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Mixed feelings about Vietnam’s economy next year

In 2023 and subsequent years, it is forecasted that the Vietnamese economy will face many difficulties and challenges.

Vietnam's economy has achieved many impressive results, but in 2023 and the following years, many difficulties and challenges are expected to lie ahead.

A hard year but a lot of positivities

Facing many negative impacts from domestic and external fronts, Vietnam's economy in 2022 stood firm and overcame its challenges.

From the outside, the Russian-Ukrainian conflict has left unprecedented negative repercussions in many countries around the world, causing price hikes for oil/gasoline, gas, fertilizers, food, and ultimately high inflationary pressure, as well as the economic slowdown of Vietnam's main partners.

The negative effects of the Covid-19 pandemic persist, especially China's "zero Covid" policy, which has led to the disruption of global supply chains, although less severe than in previous years. Domestically, real estate and stock markets plummeted following the arrest of leaders of securities and real estate firms for irregularities and the State Bank of Vietnam's (SBV) decision to restrict lending to the real estate market and the issuance of corporate bonds.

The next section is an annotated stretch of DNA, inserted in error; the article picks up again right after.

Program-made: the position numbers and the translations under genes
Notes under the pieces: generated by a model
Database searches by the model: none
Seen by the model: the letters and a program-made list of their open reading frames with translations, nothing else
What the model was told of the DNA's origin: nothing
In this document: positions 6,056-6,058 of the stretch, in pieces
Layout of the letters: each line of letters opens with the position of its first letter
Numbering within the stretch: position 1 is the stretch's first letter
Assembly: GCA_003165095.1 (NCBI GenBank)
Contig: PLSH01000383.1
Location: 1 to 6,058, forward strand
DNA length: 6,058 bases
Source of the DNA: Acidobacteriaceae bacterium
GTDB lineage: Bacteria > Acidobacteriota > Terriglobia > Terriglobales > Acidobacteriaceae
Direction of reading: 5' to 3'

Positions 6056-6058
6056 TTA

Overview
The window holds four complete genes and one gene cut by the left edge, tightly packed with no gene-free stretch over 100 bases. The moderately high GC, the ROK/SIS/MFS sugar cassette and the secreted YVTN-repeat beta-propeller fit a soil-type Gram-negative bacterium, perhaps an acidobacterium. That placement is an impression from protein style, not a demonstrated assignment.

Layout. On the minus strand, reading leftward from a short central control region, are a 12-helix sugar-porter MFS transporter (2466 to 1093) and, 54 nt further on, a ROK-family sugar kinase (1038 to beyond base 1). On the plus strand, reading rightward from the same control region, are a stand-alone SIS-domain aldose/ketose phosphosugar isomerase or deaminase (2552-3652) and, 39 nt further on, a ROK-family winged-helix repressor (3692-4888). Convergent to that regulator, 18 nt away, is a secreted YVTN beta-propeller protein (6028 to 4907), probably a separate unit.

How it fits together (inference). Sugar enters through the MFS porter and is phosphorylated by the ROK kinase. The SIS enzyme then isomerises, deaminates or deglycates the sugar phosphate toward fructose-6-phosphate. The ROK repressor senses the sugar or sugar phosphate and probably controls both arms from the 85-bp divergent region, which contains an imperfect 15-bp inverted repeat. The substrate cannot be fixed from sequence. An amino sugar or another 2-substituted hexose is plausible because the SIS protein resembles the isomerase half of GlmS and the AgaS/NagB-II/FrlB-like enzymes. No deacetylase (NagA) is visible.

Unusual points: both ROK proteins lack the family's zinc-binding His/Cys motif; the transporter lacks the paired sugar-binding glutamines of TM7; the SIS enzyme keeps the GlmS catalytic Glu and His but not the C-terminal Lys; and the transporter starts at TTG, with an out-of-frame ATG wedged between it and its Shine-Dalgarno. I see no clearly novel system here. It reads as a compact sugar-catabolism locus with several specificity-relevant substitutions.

Despite an unfavorable environment, Vietnam's economy has achieved impressive results and picked up growth momentum from the fourth quarter of 2021. This also coincided with the timing when Vietnam reopened its economy and shifted the Covid-19 approach to safe living with the pandemic.

In 2022, Vietnam's GDP growth was estimated at 8% year on year, the highest in the world, while the consumer price index (CPI) was relatively much lower than most countries, estimated at 3.5%.

Such strong growth was achieved thanks to various factors, first of all, due to the very low growth baseline in 2021 at 2.58%. Other factors, such as a strong post-pandemic recovery, new opportunities from the geo-political situation, and the characteristics of the Vietnamese economic structure, have played an important role in contributing to the overall growth on both the demand and supply sides.